6. Metatags. These are placed in the "head" portion of your webpage. While not as important to SEO today as in the past, they still matter. Compose a good description of the page rich in search terms and a list of keywords. I'll talk about how to do metatags in another post. It isn't hard, but it takes some time to describe.

7. Title. Have a unique and descriptive title for every page that includes a search term. For instance, my web client just puts a default title on the page based on the first line of text. This then appears in the title bar. But that line may not be descriptive. So, instead of "Wayfarer's Journal", I could put "Wayfarer's Journal: Science fiction stories, essays and reviews with a spiritual, ethical or moral dimension."

8. File names. Incorporating search terms into the file names when appropriate can help. For instance, I might have a page of science fiction reviews entitled "sfreviews" which would be incomprehensible to the search engines or I could have "science_fiction_reviews.html" Or if I wrote a review of a Frank Perretti Novel. I could put frank_perretti.html If I also had in the Title "Review of New Frank Perretti Novel - Name of Novel" and in the meta tags a preview with his name mentioned, and his name mentioned several times in the review and the file name including his name, this becomes even more relevant to the search engine.

9. Pay for placement. It isn't that expensive. You can set your own price and pay only when someone clicks through to your site. For one of my search terms for Creative Calisthenics, I can get the bid down to about 30 cents per click through. Then several times a day people looking for that search term will get one of my ads appearing in the "sponsored links" section at the top of the page.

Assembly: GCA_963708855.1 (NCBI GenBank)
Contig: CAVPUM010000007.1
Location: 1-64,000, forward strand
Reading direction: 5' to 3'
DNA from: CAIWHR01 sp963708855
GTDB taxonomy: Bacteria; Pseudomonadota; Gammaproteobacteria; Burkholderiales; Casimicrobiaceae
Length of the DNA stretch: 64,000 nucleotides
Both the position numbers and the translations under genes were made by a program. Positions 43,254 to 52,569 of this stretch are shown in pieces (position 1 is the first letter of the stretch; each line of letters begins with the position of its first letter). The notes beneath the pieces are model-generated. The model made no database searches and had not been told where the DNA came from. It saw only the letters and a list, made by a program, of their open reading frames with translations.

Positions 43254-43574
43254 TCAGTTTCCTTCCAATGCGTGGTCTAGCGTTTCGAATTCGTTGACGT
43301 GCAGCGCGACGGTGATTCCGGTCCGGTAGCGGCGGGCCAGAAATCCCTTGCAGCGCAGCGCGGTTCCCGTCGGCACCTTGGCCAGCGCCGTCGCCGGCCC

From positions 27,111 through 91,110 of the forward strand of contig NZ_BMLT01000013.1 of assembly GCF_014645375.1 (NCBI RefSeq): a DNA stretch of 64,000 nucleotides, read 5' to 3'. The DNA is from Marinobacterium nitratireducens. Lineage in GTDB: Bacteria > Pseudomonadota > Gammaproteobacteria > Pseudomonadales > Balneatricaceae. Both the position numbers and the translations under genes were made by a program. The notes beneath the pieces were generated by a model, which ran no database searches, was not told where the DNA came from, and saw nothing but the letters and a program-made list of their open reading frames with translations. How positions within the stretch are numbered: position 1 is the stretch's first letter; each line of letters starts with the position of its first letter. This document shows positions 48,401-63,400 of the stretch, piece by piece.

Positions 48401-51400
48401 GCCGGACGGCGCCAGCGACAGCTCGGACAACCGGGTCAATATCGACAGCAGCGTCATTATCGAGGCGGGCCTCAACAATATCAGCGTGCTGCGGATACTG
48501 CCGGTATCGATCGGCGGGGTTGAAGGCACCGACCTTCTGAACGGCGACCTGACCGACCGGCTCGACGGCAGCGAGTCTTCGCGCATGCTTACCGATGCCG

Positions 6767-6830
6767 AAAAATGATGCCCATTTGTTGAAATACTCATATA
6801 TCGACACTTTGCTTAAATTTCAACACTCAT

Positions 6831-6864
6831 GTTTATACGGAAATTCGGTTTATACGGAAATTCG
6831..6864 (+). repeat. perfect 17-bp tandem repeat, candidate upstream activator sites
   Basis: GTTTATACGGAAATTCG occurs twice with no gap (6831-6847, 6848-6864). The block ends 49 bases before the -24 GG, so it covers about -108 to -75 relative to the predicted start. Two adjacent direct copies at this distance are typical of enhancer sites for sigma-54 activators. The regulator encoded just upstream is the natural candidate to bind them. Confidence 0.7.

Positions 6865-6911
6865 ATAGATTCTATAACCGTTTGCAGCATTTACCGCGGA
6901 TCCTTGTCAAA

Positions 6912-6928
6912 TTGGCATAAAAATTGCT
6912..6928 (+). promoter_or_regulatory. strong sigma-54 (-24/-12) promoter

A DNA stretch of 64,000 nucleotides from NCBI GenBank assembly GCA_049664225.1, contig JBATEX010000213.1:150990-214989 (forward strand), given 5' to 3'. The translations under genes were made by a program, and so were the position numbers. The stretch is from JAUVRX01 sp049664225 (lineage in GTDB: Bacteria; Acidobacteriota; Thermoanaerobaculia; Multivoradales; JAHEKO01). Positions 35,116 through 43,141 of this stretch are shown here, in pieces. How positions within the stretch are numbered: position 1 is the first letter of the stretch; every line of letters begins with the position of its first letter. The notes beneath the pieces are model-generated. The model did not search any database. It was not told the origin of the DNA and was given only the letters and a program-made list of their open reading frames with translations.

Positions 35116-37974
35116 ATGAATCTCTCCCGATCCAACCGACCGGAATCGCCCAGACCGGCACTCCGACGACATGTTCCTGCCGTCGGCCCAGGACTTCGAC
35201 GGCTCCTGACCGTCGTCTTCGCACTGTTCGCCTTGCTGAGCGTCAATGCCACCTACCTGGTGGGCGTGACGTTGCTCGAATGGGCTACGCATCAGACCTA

10. Site map and text links. Creating a site map helps the search engine crawl your site. Tips on creating these site maps can be found at

If you use fancy java or javascript navigation bars or buttons, that's fine, but you should also have somewhere on every page some plain text links with descriptive titles.

As a rule of thumb, the 'cooler' the effect, the less likely for the search engine to recognize it. And being ignored by the search engine is not cool at all.


  1. Excellent information all wrapped up in easy to understand lingo. Thank you. Now I'll add my link here. Is that right???

  2. LOL!!! That's what we are here for.

    The "easy to understand lingo" comes from being a tech savvy Liberal Arts Major (English, Speech Journalism) and not Information Technology. You realize the first online classes at our school were English, history and speech. IT classes didn't appear until quite late in the game. While the IT teachers new their stuff, they weren't quite that skilled at writing to explain it clearly online.

    Sometimes you need a non-IT person to make IT understandable.